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  • Writer's pictureSarah Klingenstein

Town of Patagonia & BRN Partner on Conservation Easement

Mayor Andrea Wood signed a new conservation easement on May 2 at the Patagonia Town Hall. The town, in cooperation with Borderlands Res­toration Network (BRN), will ensure that 1,800 acres of land in the Sonoita Creek Wildlife Corridor is kept in its undeveloped state. Ron Pulliam, ecolo­gist and board member of Borderlands Restoration Network and Wildlife Cor­ridors, LLC and Matthew Jewell, Forest Legacy Program Specialist with the Arizona Department of Forestry and Fire Management were instrumental in securing the grants that made this project possible.


Forest Legacy Program Specialist Matthew Jewell, Mayor Andy Wood, Patagonia Town Manager Ron Robinson, Borderlands Restoration Network and Wildlife Corridors board member Ron Pulliam, and Deputy Town Clerk Isabel Van Nest at the signing of the conservation easement. Photo by Chuck Klingenstein.
Forest Legacy Program Specialist Matthew Jewell, Mayor Andy Wood, Patagonia Town Manager Ron Robinson, Borderlands Restoration Network and Wildlife Corridors board member Ron Pulliam, and Deputy Town Clerk Isabel Van Nest at the signing of the conservation easement. Photo by Chuck Klingenstein.

Pulliam said, “We’ve been working on this conservation easement project with the Arizona Forestry Department for five years and it is coming to frui­tion. We will be able to pay off all our debt on the land that we have pur­chased over the years for the Wildlife Corridor. Arizona Game and Fish has identified this land as the most important corridor in the state to connect the Sierra Madre to the Sky Islands for species like jaguar, mountain lion, and black bear, and now this habitat and migra­tory pathway will be preserved.”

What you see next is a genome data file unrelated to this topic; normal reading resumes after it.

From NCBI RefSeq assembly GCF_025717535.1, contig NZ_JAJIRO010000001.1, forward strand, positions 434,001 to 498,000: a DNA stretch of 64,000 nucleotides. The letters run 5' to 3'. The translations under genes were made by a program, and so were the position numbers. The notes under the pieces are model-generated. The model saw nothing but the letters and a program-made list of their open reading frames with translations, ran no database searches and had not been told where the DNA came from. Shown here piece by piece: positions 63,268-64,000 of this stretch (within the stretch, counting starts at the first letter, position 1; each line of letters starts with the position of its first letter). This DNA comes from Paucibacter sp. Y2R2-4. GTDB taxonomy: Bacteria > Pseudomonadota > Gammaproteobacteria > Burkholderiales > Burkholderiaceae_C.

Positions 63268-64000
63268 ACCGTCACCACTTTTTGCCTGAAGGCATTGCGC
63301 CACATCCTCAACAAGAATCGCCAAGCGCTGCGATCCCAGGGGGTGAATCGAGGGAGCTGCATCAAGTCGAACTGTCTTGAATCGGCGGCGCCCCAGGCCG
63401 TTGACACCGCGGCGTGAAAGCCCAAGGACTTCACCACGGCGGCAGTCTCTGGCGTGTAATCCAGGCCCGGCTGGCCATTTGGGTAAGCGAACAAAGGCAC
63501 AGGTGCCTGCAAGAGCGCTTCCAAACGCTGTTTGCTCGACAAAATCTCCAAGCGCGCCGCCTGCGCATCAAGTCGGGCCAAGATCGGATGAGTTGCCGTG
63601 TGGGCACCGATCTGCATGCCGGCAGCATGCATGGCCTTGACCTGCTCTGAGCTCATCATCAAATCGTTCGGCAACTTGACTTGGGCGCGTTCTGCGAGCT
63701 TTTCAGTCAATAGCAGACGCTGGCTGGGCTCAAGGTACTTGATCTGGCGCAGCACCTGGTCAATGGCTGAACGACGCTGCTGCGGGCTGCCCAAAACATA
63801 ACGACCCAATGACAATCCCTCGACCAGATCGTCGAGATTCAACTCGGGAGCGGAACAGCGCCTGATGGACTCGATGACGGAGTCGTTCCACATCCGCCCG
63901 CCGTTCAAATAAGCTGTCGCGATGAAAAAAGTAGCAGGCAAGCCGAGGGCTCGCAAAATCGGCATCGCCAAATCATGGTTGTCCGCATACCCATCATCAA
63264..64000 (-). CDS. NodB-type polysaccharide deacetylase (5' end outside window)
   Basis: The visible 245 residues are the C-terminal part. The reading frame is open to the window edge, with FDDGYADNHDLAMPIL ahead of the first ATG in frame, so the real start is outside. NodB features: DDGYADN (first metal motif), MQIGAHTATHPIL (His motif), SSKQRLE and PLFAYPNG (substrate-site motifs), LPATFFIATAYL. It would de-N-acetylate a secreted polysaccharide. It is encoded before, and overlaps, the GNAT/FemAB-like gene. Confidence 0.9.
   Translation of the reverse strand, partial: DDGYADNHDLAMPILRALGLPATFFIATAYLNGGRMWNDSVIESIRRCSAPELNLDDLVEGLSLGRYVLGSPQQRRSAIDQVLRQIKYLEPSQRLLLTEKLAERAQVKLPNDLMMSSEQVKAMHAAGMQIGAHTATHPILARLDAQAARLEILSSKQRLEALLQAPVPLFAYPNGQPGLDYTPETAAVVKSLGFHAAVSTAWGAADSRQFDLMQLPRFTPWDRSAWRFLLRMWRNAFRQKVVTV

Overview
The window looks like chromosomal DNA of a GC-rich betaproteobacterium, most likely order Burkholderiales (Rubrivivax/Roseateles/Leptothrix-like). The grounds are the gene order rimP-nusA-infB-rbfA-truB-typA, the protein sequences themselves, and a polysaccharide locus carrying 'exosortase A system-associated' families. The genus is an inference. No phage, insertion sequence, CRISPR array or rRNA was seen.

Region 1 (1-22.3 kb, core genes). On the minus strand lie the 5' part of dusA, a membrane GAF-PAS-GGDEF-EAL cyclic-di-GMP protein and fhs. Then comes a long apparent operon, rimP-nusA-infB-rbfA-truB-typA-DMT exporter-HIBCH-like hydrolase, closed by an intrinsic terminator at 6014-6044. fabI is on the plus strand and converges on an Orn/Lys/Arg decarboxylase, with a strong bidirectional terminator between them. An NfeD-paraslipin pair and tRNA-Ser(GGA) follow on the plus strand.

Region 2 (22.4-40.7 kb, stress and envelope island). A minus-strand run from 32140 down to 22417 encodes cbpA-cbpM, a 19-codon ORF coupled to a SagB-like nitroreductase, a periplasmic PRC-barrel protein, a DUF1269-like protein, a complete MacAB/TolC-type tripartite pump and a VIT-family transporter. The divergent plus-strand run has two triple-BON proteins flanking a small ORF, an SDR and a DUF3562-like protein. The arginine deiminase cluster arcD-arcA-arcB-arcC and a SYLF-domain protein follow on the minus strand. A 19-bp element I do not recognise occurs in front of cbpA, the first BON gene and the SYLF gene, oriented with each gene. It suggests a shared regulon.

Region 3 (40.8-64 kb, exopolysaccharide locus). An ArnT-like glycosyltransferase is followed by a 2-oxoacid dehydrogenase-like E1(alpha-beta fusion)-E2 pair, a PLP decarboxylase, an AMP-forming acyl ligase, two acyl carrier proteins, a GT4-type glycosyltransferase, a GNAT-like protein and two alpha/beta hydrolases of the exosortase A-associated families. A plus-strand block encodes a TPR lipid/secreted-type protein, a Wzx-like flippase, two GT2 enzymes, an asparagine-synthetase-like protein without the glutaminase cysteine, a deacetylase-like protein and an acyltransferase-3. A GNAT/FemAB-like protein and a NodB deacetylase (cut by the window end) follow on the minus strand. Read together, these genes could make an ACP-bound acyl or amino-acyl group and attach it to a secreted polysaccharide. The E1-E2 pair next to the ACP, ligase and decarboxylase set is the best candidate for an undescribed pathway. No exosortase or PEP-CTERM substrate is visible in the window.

View from Borderlands Wildlife Preserve looking south toward Red Mountain.
View from Borderlands Wildlife Preserve looking south toward Red Mountain.

“It is also an area that is open and available for hikers, birders, and moun­tain bikers. We think it contributes well to the economy of the local area and the reputation of Patagonia as a nature-based tourism hub.” Jewell pointed out that the project is the result of a collaborative effort in­volving federal, state and local govern­ment agencies working hand-in-hand with business and nonprofit partners to achieve a goal that will perpetually benefit both people and wildlife. "This project," he said "also includes access to the new section of the Arizona Trail accessible from Casa Blanca Canyon Road."​​


View from inside the Borderlands Wildlife Preserve.
View from inside the Borderlands Wildlife Preserve.

Locals and visitors are invited to en­joy the Smith Canyon Loop Trail on the property, which features rolling terrain, views of the Santa Rita and Patagonia Mountains, and a recently completed series of interpretive signs made pos­sible through a generous financial gift from an anonymous donor.

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